It has become clear by now. This year, 2013, is the year we will be debating a presidential system and indirectly the political future of Prime Minister Erdoğan.
All else will be details which may support or complicate the passage of a constitutional amendment that would change Turkey's regime from a parliamentary to a presidential one. The government's response, the new opening to the Kurdistan Workers' Party (PKK)/Kurdish issue, the situation in Syria and Iraq, as well as Turkey's fragile accession negotiations with the EU, are all contemplated from a functional perspective.
Prominent pollster Ali Çarkoğlu gave an interesting interview this week cautioning the potential dangers ahead in relation to the role of the presidency. He argued that the constitutional amendment of 2007 should be reversed by a new amendment. The president should be re-elected by Parliament in order to avoid a crisis in the regime. This is, of course, not news to insiders in Ankara, but it is healthy to see the issue being put on the table publicly. Turkey must debate what electing a president by public vote actually means for the political order. Most analysts recognize that a publicly elected president will have a tense relationship with a prime minister.
We all know that the constitutional amendment of 2007 was not the product of a well-thought-out process that would focus on how governance can be improved in Turkey. It was a countermove against the deep state/military establishment that hindered the election of Abdullah Gül as president. Then, it was seen as a tactical move in the fight for democracy.
Ironically, that tactical move has been transformed into a fundamental challenge that Turkey is now grappling with. French Ambassador Bernard Émié expressed his surprise in 2008 that Turkey was not debating at all what sort of change it had made to its system with the constitutional amendment of 2007. He was right. Of course we did not debate it properly. Then, there were bigger fish to fry, but in essence we should have thought this through better.
It seems likely that the Justice and Development Party (AK Party) government will try to push through the amendment that calls for a presidential system in 2013. This is extremely risky given the current composition of Parliament. It would be unlikely to pass unless some Nationalist Movement Party (MHP) deputies switch to the AK Party or vote in favor of strong nationalist clauses in the constitution. Even in the latter scenario it is unclear how the MHP leadership would approach the issue of a presidential system. I have doubts about it supporting a presidential system, but there is still a lot of time ahead of us.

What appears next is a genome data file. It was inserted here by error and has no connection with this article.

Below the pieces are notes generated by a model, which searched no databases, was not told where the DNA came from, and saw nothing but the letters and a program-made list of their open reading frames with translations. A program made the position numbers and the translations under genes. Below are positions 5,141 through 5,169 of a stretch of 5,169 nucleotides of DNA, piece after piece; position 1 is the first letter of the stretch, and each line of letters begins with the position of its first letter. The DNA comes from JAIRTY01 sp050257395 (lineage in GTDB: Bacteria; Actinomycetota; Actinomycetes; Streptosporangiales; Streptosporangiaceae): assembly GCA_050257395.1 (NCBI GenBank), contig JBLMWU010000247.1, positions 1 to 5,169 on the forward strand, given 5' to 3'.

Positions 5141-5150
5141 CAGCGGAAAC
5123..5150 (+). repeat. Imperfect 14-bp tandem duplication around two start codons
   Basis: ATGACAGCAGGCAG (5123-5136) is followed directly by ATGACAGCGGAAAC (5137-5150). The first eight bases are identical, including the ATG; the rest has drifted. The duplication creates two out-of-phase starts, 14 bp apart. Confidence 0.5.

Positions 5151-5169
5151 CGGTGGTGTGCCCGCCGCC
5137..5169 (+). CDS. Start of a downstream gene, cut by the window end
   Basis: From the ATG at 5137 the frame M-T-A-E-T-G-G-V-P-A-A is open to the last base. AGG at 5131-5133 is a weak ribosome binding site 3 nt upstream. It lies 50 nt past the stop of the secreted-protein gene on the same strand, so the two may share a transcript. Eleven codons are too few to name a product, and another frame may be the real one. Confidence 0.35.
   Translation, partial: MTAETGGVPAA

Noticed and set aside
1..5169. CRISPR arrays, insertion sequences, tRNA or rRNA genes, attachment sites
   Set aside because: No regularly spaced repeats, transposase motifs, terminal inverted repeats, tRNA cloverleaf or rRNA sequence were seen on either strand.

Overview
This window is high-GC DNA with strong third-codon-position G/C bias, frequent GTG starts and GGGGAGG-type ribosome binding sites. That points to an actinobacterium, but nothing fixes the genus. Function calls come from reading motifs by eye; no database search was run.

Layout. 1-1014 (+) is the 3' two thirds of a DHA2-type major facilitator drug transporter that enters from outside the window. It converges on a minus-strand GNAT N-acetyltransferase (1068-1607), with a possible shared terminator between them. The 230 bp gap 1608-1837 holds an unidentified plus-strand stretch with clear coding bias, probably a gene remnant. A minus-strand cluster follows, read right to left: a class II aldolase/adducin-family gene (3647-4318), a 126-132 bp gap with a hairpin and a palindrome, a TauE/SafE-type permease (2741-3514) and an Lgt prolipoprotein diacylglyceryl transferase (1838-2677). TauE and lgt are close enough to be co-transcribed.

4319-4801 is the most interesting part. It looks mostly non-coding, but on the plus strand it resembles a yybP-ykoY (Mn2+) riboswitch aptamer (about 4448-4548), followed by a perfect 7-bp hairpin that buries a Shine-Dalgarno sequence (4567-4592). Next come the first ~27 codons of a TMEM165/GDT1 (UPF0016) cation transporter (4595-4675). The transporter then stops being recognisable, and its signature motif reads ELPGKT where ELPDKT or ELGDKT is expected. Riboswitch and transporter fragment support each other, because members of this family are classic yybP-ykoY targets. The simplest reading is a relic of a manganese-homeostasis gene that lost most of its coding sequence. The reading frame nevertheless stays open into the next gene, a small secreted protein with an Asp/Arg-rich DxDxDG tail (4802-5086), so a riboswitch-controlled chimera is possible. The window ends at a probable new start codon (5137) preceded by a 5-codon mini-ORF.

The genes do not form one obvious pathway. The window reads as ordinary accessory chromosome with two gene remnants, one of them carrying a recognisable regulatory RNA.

Needless to add, this scenario also must entertain the fact that an unknown number of AK Party deputies would not support a presidential system. Although many independent-minded deputies were purged from the party in 2011 and during the party's convention in 2012, there are still a good number of deputies who would be reluctant to vote in favor of a presidential system. Thanks to the secret ballot procedure they can cast their votes without pressure from party leadership. That said, there are ways to pressure deputies to vote in a particular direction during such important votes. If it comes to it, you can be assured that there will be immense pressure on deputies to vote parallel to their leaderships.
This new year will be eventful. It appears likely that the government will solely focus on pushing through the presidential system. I am afraid -- as Çarkoğlu noted -- that this will translate into an impasse on the Kurdish question, the constitution and many other urgent issues. Everything will be postponed to 2015. Sit tight.